It can be an especially harrowing time for a pet owner when their beloved animal falls ill, as research currently proves. After all, they can’t tell you what’s wrong, nor where their pain is, so how do vets know how to sort the problem out?

Vets are qualified medical experts who receive years of training in animal care and welfare. They have substantial expertise in their field and know the anatomy of animals like the back of their hand. Because of this training, they are equipped with the relevant knowledge to diagnose a range of pet problems quickly and easily.

That’s not to say they are mind readers though. They can only do their best with the tools and equipment that’s available to them, as well as the years of experience amassed throughout their work. It can sometimes take longer to get to the root of an issue, but vets always put a pet’s health as their number one priority.

So, what are some of the methods that vets use to diagnose what’s wrong with our pets? Let’s take a look.

Initial check

A puppy being held

The first thing a vet will do when you bring your pet in is take a thorough look at them. They’ll assess their whole body, running routine checks to analyse any initial, obvious issues which wouldn’t require further testing to diagnose. They normally complete this check in three steps:

  • Physical examination. If it’s not immediately obvious what’s wrong with the pet, a vet will physically examine them to find out which part of the body is causing them pain. During this stage, the vet will run routine health checks on the pet, monitoring their breathing, weight, ears, mouth, eyes and heart rate.
  • Discussion. You, as an owner, know your pet better than anyone else. To them, you are their world, so you will know a lot of information that can potentially help your vet out. You can expect to be asked about your pet’s recent behaviour, their history, and any problems they may have started showing recently. The more information you can provide, the easier it will be for your vet to identify what’s wrong.
  • Think. This might seem like a slightly obvious step but, next, the vet will combine everything you’ve told them and have a good think about what the likely cause of the problem is. They will assess your pet’s species, breed, age, gender and background, performing some detective work to get to the root of the problem.

Further investigation

A microscope

Once a vet has made their initial diagnosis, they will then need to follow it up, investigating the issue further to make sure it is definitely what they think it is. As some illnesses are more difficult to get to the bottom of, vets will often use one or more tests to do this.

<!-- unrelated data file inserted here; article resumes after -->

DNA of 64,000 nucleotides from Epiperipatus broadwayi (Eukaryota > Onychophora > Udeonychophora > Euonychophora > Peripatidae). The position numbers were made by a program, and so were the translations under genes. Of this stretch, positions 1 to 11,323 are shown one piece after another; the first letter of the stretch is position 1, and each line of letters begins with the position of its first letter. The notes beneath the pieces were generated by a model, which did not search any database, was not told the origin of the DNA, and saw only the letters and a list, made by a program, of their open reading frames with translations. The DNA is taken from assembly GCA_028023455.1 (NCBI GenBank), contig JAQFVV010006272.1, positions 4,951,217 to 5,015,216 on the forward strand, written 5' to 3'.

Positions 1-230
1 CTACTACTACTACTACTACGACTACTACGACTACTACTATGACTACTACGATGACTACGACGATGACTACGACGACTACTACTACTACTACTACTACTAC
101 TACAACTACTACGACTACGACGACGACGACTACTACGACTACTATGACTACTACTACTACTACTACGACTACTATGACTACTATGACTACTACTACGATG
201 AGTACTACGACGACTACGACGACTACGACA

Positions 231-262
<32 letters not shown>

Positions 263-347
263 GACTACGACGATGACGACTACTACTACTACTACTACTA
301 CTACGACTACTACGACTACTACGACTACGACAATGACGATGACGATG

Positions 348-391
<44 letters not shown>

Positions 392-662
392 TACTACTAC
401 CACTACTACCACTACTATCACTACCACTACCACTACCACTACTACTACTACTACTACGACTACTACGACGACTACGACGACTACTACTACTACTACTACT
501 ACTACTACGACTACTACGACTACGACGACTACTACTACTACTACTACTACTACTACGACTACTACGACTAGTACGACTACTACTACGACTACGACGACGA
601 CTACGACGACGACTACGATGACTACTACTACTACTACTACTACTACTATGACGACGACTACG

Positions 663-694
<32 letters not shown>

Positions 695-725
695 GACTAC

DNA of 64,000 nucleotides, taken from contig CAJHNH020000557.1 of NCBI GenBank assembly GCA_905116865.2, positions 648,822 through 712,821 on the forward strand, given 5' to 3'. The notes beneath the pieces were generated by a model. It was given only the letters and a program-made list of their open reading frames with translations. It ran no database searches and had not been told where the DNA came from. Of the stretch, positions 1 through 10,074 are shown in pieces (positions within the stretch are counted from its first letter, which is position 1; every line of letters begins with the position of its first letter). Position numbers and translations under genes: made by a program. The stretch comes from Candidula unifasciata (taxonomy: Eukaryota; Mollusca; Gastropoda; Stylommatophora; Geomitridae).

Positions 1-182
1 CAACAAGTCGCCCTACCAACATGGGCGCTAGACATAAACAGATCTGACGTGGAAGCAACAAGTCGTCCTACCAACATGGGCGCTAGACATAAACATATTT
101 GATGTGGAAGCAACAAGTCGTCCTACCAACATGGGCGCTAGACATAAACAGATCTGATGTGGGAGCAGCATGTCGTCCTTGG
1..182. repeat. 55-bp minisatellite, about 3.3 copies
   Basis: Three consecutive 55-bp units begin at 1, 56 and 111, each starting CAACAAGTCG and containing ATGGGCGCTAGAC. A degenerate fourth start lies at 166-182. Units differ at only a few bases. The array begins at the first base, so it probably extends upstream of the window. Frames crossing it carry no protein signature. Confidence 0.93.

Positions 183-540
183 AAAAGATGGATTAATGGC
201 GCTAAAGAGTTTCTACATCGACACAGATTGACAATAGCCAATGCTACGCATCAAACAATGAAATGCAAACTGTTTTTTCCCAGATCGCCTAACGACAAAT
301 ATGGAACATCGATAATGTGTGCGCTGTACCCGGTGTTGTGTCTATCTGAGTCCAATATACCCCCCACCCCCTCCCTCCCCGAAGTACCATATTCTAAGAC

So, which tests are they likely to use?

The most common tests that vets use involve taking samples of blood, urine, skin or poo from your pet. They then look at and analyse these samples in more detail, confirming or ruling out any conditions that could be affecting your pet. While some of this research can be carried out at in the vet practice itself, other tests will need to be sent off to a specialist lab for analysis, which can take longer and cost more.

Depending on the injury or illness involved, another test that vets commonly use is a scan or X-ray. These enable your vet to actually look inside of your pet, to find out what’s been going on. Using an X-ray can help identify any broken bones your pet might have, as well as see if they’ve eaten anything they shouldn’t have. Scans – such as ultrasounds – can help identify conditions such as kidney stones, heart problems or cancerous tumours, and are typically slightly safer than X-rays.

For a more comprehensive list of the tests that vets use, please click here.


A vet holding a dog in place

After the vet has diagnosed what’s wrong with your pet, the next step is to obviously help them get better! To do this, they will talk through with you what the best treatment plan is for your pet, clarifying any related risks or benefits.

However, not all illnesses can have the vet’s diagnosis 100% confirmed using tests. Some tests, such as X-rays that require anaesthesia, could even be potentially harmful to certain animals. When this is the case, vets may choose to take a more staggered, precautionary approach to the treatment plan, trying one medication at a time instead of all at once. They will then work alongside you and your pet to see how effective each treatment has been, identifying the best course of action to take.

Treatments typically come as one of three main forms: biologics, pesticides and pharmaceuticals. Biologics mainly involve treatments such as vaccines – preventative drugs that protect your pet from potentially harmful conditions. Pesticides are typically medicines that focus on killing pests, such as fleas and ticks. Whereas, pharmaceuticals incorporate medicines that help with more serious pet problems. These include pain medication, anaesthetics, antibiotics and chemotherapy (anti-cancer) drugs.

Ongoing care

Just because your pet’s illness has been diagnosed and treated against doesn’t mean that’s it. Vets will ask to see your pet for follow-up appointments, to make sure that the treatment they have provided is working effectively and to see if any other problems have developed during their recuperation. Your pet’s health is a vet’s top priority, so it’s their job to get your pet back to feeling its best.

If your pet is in pain, or if you’d like some helpful advice, find your nearest vet by clicking here.